In March 2020, under the pressure of a growing pandemic, we voluntarily shut down the economy for the first time to protect the lives of fellow citizens. Over the next twelve months, when the economy and the people have already been locked in a lockdown, we have managed to completely devastate the services segment, we have managed to devastate children in online education and, worst of all, we have not prevented a high number of deaths from COVID.
In cultural anthropology, among many typologies of social cultures, there is also a division into masculine and feminine cultures. This division results from the difference in characteristics attributed to men and women. The basic difference arises from biology, which determines the role of women and men in the process of procreation.
The European Commission has presented a proposal for The Digital Markets Act (DMA). Its goal is to create fair and competitive digital markets in the EU. It aims to achieve this by introducing new ex ante regulations that will automatically apply to so-called “gatekeepers”. The gatekeepers are to be large internet platforms that meet selected size criteria.
Cryptocurrencies are here to stay. As we find ourselves in the digital transformation, accelerated by the COVID-19 pandemic, the topic of cryptocurrencies no longer should focus on their stereotypes, or if they are a worthwhile investment but rather on how we can educate and integrate cryptocurrencies into our everyday lives.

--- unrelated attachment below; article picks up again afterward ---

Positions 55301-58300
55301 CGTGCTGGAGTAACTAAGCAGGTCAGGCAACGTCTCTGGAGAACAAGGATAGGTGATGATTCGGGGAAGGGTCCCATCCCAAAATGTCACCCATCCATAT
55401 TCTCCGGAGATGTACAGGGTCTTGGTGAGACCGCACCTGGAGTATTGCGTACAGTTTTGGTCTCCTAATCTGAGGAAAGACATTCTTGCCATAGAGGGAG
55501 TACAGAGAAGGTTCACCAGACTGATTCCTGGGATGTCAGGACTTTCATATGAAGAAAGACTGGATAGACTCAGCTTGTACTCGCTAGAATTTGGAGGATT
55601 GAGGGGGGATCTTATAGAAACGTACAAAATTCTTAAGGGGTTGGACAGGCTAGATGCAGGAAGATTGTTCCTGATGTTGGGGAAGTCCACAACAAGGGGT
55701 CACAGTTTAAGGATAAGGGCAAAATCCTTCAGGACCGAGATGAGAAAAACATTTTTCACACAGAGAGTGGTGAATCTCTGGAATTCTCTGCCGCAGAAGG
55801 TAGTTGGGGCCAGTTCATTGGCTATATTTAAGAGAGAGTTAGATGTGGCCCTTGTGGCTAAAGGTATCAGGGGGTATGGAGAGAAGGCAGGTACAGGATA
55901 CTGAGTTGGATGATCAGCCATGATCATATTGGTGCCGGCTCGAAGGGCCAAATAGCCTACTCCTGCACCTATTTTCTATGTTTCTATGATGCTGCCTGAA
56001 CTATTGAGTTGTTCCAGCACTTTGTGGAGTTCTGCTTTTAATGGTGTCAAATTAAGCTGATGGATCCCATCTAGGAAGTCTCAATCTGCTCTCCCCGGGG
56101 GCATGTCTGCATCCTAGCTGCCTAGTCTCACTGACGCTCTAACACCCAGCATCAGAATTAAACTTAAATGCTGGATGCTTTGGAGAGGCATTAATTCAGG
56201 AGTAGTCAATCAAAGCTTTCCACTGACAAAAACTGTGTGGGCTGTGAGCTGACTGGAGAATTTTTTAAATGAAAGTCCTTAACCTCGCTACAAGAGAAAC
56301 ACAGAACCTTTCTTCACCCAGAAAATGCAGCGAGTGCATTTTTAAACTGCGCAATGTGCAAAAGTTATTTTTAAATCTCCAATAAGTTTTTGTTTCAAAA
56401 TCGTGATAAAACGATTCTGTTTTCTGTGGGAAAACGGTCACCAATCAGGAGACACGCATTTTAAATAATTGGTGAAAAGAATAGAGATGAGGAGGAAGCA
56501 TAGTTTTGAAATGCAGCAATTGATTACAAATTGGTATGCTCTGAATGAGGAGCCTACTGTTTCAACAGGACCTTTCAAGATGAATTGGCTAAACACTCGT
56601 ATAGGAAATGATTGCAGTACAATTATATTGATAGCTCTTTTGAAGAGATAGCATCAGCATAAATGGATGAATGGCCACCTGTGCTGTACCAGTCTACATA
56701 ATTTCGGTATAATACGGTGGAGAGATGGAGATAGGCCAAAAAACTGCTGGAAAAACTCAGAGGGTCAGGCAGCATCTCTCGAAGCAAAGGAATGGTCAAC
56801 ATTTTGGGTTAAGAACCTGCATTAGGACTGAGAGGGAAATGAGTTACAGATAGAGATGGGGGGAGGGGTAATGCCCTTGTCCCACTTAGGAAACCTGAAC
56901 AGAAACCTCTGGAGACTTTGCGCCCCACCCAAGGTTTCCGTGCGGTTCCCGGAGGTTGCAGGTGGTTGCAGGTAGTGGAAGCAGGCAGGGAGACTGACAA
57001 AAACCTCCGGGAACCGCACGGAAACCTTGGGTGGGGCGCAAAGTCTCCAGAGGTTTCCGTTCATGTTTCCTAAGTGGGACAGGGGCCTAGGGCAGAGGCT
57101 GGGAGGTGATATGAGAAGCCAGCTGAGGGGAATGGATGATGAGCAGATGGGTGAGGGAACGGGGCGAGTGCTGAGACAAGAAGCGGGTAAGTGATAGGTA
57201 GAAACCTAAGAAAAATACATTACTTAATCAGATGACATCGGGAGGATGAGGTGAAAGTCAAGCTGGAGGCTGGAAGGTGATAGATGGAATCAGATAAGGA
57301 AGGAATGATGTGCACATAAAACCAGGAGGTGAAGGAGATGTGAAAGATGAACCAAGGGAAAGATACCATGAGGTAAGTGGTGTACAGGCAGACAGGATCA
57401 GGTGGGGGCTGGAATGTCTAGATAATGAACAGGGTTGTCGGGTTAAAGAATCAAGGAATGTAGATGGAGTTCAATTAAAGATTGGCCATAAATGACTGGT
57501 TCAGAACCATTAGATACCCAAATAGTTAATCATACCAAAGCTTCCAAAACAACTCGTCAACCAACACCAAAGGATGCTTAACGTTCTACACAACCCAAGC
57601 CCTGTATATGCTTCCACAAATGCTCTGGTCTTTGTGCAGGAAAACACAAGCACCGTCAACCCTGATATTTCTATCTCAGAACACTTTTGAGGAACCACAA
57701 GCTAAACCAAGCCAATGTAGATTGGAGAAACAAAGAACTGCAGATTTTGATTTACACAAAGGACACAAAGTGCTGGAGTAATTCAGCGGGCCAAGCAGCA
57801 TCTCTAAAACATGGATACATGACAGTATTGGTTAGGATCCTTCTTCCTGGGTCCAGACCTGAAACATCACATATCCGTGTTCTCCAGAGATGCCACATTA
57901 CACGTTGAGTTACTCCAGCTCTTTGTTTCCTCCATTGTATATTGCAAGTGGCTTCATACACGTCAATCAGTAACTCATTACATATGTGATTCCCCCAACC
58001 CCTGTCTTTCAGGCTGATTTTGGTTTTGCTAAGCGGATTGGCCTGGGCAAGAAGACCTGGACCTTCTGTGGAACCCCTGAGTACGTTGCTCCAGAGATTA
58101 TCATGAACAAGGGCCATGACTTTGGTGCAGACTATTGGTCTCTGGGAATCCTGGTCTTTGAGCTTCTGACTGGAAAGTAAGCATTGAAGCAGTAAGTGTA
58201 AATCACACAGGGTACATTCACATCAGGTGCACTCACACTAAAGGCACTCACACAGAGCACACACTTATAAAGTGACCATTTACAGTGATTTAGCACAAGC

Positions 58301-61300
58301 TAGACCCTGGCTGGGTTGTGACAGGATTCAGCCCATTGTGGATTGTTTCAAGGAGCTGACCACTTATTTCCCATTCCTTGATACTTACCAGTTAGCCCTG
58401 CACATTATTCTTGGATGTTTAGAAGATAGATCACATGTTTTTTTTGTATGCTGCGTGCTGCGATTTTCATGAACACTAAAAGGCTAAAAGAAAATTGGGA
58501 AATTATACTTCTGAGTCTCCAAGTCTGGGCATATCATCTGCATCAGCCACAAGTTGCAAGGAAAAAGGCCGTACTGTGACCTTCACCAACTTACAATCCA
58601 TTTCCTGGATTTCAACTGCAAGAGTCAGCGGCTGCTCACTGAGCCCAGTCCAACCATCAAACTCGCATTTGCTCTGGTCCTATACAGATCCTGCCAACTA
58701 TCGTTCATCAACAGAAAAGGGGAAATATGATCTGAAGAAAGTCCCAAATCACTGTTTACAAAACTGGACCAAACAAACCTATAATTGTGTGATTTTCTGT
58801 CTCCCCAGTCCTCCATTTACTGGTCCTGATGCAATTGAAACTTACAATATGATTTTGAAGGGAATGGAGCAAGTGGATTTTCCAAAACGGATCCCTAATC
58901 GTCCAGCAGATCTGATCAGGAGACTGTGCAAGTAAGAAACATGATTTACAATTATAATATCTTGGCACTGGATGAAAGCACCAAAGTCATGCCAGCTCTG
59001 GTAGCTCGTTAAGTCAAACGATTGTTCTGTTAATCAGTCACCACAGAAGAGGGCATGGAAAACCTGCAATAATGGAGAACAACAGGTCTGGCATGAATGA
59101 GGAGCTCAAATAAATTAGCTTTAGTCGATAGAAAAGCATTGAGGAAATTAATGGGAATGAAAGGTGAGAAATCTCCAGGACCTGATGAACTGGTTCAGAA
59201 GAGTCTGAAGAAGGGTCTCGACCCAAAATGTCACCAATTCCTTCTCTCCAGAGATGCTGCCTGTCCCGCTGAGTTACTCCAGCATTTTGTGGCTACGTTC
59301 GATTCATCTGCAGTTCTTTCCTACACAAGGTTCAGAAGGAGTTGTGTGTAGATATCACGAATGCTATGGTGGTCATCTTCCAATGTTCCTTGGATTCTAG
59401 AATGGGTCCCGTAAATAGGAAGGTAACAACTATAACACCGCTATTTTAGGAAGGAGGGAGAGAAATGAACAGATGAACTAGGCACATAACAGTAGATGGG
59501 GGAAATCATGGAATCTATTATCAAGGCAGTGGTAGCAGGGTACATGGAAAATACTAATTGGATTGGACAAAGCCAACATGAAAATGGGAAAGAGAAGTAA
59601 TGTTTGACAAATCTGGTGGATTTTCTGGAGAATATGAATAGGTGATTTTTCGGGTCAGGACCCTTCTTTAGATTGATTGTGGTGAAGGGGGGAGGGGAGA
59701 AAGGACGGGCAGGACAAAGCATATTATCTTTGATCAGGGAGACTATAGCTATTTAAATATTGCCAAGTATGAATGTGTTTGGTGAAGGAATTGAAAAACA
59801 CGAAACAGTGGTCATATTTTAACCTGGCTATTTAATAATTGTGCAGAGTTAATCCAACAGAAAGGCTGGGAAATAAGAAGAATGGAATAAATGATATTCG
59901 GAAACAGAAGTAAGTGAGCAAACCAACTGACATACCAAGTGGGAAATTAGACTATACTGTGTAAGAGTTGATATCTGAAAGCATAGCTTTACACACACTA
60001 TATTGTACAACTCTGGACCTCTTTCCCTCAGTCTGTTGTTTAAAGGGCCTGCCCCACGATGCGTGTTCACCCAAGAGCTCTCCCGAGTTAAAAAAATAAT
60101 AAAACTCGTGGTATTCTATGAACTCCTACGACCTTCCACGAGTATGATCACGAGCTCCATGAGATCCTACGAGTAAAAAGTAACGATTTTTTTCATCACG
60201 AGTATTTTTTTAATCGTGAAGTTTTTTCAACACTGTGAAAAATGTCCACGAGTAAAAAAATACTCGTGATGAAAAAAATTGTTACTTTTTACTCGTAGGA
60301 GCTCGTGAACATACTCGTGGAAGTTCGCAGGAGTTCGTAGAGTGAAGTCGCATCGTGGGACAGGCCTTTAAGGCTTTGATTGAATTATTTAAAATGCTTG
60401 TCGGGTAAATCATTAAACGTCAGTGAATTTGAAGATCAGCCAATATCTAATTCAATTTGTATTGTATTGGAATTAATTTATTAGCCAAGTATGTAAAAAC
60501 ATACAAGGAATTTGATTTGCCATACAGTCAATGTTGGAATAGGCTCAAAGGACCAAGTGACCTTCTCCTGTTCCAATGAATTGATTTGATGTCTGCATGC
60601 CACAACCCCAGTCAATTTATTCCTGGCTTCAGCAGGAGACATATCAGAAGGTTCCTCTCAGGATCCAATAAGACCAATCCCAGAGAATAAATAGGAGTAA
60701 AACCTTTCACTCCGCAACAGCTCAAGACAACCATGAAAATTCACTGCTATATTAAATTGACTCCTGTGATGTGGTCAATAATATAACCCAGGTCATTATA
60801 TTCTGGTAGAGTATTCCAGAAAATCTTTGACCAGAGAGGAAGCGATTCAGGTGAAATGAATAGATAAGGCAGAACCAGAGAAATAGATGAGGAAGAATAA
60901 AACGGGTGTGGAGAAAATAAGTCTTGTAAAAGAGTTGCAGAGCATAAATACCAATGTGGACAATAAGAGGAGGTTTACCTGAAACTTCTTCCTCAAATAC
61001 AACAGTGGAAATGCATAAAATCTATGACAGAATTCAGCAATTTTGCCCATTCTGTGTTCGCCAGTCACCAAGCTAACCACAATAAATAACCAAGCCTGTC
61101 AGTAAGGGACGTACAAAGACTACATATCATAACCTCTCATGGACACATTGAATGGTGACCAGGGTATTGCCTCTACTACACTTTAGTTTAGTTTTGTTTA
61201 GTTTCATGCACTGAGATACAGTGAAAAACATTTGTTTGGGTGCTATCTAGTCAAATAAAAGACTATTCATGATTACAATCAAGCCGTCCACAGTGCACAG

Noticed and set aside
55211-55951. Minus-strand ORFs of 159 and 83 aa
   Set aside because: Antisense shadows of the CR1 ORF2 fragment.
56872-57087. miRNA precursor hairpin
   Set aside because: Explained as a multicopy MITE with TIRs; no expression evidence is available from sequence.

After many years, the last year’s organization of the traditional international conference Free Market Roadshow, which has been organized by INESS in cooperation with AEC was cancelled due to the pandemic. This year, it was brought back – into the online space – and dedicated to the topic which has been perhaps the most pertinent for the last year and for many years to come: Pandemic Lessons.
The life of a liberal in Poland is not a piece of cake. Quite frankly, liberals up to this day are really the subject of political torment, given the pitiful choices they are given every election.
Lithuania ranks sixth in the Global Tax Competitiveness Index but it has the least attractive corporate tax regime in the Baltic region. It taxes retained and reinvested profits and applies a personal income tax when dividends are paid out. The effective combined tax rate stands at 27.7%. Estonia and Latvia tax only redistributed profits, at 20%.
After thirty years of independence, today Estonia has a very high government integrity, full respect and guarantee of property rights, a fair tax burden and government spending, high trade investment, and considerable financial freedom. Not bad for a country that has been under State Socialism for almost half a century.
The Slovak Minister of Finance claims a tax and contribution burden on self-employed people should be increased in order to be “fair“ in comparison to employees. Why can’t we put a sign of equality between these two statuses? Why doesn’t the term “fair“ make sense?
Some respected economists identified the issue of consolidation in public budget already in 2022 as a third-order problem. From an analytical point of view, he is, of course, right. A one-year deficit of 10% of GDP is nothing compared to a permanent two to five per cent deficit in the pension system with a declining workforce.